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Automated text message system for negative Covid-19 results should be in place by end of week

Dr Cillian de Gascun has said work on automation and computer systems should help reduce turnaround times.

Image: Shutterstock/Tero Vesalainen

AN AUTOMATED text messaging system to inform people of negative Covid-19 results is expected to be in place at the end of this week. 

There have been concerns about the turnaround time in the sample, test and contact trace system with some people reporting a wait of seven days or more for their result. 

The HSE has now committed to a target of three days for the whole process in 90% of cases. Currently the median turnaround time from sample to the start of contact tracing is five days. 

Earlier in the week, Dr Cillian de Gascun, director of the National Virus Reference Laboratory (NVRL) at UCD, said manual errors and a lack of integration or standardisation of computer systems had contributed to delays for those receiving their results.

Speaking to TheJournal.ie, de Gascun said “most of the hard work” has now been done on these systems. He said once the work is complete and all the necessary tests are carried out to ensure they function properly, this should contribute significantly to reducing delays. 

Part of this work, due to be completed by the end of this week, is an automation of text messages to people who have texted negative for the virus. 

“We’re looking at removing manual steps that still remain – it was appropriate at the time to have manual steps because we were building the system, but these are areas we can improve and make quicker,” he said. “If we have fewer manual steps, we can have fewer errors so you can see why automation is very much our friend in all of this.”

Before this, the text messages to those who texted negative were sent manually by a person working in contact tracing. 

De Gascun explained that in hospital laboratories and in the NVRL at UCD, it would not be the norm to text a patient their results. Usually, the result would go to a GP or a hospital clinician who is looking after the patient. 

“In normal circumstances, if the NVRL had decided we were going to start texting all of the results from tests to people it probably would have been a six to 12 month project. We’ve had to scale up and make these adjustments very quickly,” he explained.

“Our lab management system didn’t have a place for the patient’s mobile number, that had to be created. So even if mobile numbers had been collected along the way, there was nowhere for them to go.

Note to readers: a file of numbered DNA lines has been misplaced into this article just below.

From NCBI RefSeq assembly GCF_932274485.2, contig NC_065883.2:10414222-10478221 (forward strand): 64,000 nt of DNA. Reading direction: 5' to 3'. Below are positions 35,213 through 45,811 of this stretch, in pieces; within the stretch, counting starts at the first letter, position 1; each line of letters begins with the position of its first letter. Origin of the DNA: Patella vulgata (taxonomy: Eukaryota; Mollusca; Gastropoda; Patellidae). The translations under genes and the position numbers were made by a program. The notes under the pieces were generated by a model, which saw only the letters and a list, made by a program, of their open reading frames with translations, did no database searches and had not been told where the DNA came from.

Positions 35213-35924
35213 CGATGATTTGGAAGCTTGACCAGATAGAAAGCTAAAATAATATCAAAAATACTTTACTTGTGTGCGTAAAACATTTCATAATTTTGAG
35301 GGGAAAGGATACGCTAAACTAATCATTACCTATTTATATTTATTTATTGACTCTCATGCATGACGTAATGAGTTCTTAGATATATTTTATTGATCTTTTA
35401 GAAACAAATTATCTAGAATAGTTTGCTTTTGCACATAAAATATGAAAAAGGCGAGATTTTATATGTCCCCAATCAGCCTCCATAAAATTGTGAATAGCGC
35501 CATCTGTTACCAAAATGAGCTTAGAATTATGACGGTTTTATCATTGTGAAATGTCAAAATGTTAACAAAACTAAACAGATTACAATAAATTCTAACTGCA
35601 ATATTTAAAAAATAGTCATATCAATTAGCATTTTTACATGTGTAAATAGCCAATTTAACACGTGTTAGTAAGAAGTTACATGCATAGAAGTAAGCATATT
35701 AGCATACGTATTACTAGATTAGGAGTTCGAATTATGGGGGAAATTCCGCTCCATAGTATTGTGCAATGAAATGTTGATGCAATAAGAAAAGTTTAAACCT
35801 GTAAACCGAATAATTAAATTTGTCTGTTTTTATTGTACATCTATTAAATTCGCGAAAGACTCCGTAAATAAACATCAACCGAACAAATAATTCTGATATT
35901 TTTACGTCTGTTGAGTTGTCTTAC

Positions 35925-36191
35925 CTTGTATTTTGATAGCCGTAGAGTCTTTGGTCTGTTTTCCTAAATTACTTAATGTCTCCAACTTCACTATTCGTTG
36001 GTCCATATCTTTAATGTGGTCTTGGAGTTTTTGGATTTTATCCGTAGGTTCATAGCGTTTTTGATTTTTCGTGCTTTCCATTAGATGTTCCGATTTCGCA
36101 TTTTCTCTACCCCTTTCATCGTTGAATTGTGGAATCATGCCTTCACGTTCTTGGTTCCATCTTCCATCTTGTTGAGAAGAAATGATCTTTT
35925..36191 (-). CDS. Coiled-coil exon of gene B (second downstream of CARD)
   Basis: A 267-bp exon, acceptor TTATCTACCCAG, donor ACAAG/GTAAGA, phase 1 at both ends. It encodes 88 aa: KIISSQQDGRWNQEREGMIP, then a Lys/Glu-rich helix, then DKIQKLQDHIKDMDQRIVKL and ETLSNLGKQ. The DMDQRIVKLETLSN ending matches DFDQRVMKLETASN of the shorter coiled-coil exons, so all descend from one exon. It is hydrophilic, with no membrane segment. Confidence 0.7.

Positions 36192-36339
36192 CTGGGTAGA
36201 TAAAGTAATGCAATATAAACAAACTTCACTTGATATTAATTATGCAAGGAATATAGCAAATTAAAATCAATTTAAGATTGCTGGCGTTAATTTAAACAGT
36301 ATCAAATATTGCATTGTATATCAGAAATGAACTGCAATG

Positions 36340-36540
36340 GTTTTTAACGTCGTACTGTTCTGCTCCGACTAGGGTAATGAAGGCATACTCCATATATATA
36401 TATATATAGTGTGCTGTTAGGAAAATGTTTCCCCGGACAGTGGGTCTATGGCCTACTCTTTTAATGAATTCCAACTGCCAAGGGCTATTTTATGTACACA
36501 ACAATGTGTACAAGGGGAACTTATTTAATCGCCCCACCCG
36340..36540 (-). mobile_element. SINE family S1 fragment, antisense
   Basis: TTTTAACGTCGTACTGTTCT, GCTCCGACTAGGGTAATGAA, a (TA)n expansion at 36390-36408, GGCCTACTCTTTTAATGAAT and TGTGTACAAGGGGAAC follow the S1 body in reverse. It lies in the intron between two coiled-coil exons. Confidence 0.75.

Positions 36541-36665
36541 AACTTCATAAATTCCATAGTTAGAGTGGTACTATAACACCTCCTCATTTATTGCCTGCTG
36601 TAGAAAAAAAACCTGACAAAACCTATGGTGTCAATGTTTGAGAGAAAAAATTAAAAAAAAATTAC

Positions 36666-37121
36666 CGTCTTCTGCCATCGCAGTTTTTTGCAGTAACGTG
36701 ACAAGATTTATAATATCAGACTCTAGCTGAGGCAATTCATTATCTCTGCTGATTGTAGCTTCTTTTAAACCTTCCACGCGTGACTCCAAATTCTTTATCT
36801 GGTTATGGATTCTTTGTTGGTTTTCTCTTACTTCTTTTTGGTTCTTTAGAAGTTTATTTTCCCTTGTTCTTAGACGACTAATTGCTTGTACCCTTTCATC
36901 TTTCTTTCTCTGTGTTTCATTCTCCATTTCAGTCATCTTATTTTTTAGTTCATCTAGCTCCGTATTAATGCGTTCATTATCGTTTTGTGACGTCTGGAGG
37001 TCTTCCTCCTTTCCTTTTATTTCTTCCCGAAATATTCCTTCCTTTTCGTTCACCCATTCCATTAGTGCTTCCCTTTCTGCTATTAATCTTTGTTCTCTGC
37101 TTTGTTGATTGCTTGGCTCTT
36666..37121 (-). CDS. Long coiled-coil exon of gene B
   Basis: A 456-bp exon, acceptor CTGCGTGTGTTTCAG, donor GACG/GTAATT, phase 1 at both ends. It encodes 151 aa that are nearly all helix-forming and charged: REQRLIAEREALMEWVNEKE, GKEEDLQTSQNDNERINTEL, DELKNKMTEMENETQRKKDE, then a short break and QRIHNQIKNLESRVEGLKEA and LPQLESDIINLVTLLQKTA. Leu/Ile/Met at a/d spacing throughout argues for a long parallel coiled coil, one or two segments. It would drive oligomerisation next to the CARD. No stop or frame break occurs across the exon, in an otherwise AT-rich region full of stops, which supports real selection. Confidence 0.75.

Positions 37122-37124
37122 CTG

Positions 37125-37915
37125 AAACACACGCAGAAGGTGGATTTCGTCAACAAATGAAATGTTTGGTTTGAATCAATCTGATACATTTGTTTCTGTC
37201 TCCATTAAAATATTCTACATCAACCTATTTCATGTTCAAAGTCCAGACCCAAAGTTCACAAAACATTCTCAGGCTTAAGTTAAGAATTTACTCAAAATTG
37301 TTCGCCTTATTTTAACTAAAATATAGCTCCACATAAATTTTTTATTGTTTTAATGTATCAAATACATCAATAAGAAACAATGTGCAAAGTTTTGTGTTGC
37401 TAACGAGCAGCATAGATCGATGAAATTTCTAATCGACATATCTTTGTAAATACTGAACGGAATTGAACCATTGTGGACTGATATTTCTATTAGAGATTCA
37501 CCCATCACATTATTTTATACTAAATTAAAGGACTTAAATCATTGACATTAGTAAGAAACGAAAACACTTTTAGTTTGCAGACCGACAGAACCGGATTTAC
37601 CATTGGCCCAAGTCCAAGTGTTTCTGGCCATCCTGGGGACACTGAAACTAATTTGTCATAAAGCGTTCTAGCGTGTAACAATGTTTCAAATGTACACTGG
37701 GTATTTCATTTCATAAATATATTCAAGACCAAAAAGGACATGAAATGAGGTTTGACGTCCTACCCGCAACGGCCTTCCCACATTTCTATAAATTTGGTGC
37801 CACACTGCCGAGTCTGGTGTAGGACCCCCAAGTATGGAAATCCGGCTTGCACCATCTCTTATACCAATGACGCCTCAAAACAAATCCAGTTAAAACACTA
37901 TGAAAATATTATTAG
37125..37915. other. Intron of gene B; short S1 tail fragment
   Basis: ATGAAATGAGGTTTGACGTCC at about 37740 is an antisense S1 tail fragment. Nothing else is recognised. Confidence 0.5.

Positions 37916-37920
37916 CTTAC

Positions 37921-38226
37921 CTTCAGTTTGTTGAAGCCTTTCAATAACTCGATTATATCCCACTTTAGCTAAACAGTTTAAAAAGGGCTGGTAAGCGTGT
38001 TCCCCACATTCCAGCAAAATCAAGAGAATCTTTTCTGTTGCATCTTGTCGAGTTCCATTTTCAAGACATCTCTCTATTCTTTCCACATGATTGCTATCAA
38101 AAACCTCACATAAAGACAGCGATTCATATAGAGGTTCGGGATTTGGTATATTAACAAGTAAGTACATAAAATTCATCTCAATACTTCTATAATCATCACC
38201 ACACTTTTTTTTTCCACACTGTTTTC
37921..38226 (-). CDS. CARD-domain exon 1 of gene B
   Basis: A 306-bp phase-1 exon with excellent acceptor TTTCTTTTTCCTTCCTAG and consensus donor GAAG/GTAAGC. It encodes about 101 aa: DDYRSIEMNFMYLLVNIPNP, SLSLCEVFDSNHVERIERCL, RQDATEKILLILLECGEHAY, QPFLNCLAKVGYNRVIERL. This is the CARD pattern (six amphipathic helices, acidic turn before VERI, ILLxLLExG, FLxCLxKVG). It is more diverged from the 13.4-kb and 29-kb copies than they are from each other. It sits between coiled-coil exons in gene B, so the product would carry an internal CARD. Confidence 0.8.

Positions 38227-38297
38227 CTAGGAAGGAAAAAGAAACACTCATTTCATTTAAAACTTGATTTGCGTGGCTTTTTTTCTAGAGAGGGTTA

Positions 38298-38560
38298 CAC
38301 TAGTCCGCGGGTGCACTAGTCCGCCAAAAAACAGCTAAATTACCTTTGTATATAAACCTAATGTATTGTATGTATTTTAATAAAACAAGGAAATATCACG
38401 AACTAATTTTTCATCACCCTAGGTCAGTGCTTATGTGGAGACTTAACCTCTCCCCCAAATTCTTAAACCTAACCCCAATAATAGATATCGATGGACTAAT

“Sending results by text is not a standard way of working but it’s ideally suited to a situation like there where we have such a high proportion of results being negative.”

De Gascun said he acknowledges how stressful the delays have been for people.

“I did medicine and I do care about my patients. My staff in here, we’re all very conscious of the fact that every sample we get, there’s a patient behind that, a person with family and we don’t know what they’re going through,” he said.

“They are treated almost as if they’re one of our own. Everybody has their own medical history and their own life. We don’t like making mistakes – no one sets out to make mistakes – but just given the time pressures and the capacity we were trying to get to, there have been missteps along the way, not for want of people in the labs wanting to do their jobs. ”

Although he said he is “optimistic” about what has been achieved in Ireland so far, he is “apprehensive” about what the next steps will bring.

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“We’re looking at other countries who are ahead of us, wondering ‘is there going to be another wave or surge?’ because a virus doesn’t typically just go away. 

“Will it come back in the summer or in the winter? If it comes back in flu season will it put pressure on the system? So I have a certain amount of positivity in relation to what we’ve achieved but there’s that apprehension about what the next few months holds from a virus perspective. “ 

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